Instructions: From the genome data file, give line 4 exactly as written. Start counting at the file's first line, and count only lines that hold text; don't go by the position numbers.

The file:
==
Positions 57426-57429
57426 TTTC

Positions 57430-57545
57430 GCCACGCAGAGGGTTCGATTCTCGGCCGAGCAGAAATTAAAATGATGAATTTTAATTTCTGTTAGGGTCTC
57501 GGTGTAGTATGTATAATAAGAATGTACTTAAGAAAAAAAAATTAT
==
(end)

57430 GCCACGCAGAGGGTTCGATTCTCGGCCGAGCAGAAATTAAAATGATGAATTTTAATTTCTGTTAGGGTCTC